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The Three Legged Stool of Retirement Planning

by Mike

The Three Legged Stool Is Looking Pretty Beat Up These Days

My first real job out of college was in the benefits department of a large retirement services company.  The first thing I did was spend an entire week in new-hire training, where we learned all about the different types of plans we administered.  And I still remember one of the first things we discussed was the three legged stool of retirement planning.

The three legged stool is an old image that was meant to demonstrate the different sources of income a retiree could rely on. As the image below suggests, the 3 legs represent Social Security, company pensions, and personal savings.

Do you see a problem with this picture?  Let’s take a look at each leg and see where we stand…

retirement planning

Company Pensions

The days of spending 40 years working for the same company and then retiring to collect your gold watch and pension have pretty much gone the way of the dinosaurs.  Traditional company pensions that promised a defined benefit are all but extinct, replaced by 401k plans in which the onus for savings is placed firmly on the employee.  In other words, people who previously had their retirement taken care of for them now need to learn how to save money for themselves. (Read more about defined benefit vs defined contribution plans).

Now 401k plans are a great way to save money and they offer some tax advantages, but they require participants to contribute their own money instead of strictly company money.  Plus, the average participant receives little education on how to maximize their earnings so they end up making a variety of 401k mistakes which cripple their earning power.  So when you step back and look at that first leg it looks like it was broken in half and then repaired with some 401k glue.  Will it hold?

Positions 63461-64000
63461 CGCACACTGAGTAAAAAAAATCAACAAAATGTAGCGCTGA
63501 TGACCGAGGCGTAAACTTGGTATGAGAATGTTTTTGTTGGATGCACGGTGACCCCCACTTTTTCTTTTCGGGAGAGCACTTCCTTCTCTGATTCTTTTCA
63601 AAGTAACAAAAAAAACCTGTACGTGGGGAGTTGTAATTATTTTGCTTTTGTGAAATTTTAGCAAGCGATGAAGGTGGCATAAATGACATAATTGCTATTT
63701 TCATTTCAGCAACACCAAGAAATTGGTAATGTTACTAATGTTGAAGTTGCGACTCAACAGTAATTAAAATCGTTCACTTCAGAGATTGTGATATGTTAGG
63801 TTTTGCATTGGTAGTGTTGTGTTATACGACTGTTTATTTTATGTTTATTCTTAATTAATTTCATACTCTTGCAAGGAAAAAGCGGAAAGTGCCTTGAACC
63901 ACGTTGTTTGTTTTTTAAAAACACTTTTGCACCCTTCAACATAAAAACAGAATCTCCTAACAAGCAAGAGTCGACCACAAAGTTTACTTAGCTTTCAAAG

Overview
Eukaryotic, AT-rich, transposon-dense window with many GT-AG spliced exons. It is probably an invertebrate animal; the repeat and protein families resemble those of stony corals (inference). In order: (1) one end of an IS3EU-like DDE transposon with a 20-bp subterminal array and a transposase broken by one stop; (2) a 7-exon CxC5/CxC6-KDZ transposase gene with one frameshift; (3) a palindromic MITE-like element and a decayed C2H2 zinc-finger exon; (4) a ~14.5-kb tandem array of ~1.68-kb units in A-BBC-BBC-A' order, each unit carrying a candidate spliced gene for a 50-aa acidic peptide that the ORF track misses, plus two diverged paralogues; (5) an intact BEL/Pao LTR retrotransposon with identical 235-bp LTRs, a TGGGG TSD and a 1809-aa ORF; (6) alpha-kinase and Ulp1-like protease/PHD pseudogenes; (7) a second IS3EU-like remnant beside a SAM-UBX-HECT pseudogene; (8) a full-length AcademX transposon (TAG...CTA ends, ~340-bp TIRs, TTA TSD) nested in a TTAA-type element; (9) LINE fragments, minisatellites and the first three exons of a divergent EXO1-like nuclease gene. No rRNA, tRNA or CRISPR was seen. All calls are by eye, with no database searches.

Social Security

I’m sure you’ve heard one of the many warnings that Social Security is on the road to insolvency and benefits will have to be drastically cut.  Many young workers worry there won’t be anything left by the time they retire.

I can’t see the future but I also can’t imagine the government allowing Social Security to go completely belly up.   They may cut benefits or tax us more to pay for them, but I believe there will be something.  Unfortunately there’s no way to know what it will be, so it’s hard to really rely on that second leg.

Personal Savings

Before the recession, US savings rates were hovering around 1 to 2 percent.  Those numbers have since increased to around 6 to 8 percent, but that’s still not enough.

How much should you save?  That is a tough question to answer.  The general rule of thumb is 10%, but that’s just a guideline.  JD Roth thinks you should save 20%.  Dave Ramsey says 15%.  You have to look at your own financial situation to determine what is best for you.  But especially considering the weakness of the first two legs of the three legged stool, it is absolutely vital that you save as much of your income as you can.

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{ 2 comments… read them below or add one }

Ravi Gupta

Very interesting. I’ve never seen social security as a viable income source, nor have I ever counted anything besides my own savings. I guess with my first real job I’ll be adding a second leg (TSP), a Thrift Savings Plan. One leg that I’m currently working on would be a side business or making money off the internet. It will not just be one big pool but (hopefully) a steady source of income.

-Ravi Gupta
Ravi Gupta´s last [type] ..Ethics and Investing Part II

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Crystal

The 3-legged stool can now be – Roth IRA, 401(k), and Investments :-)

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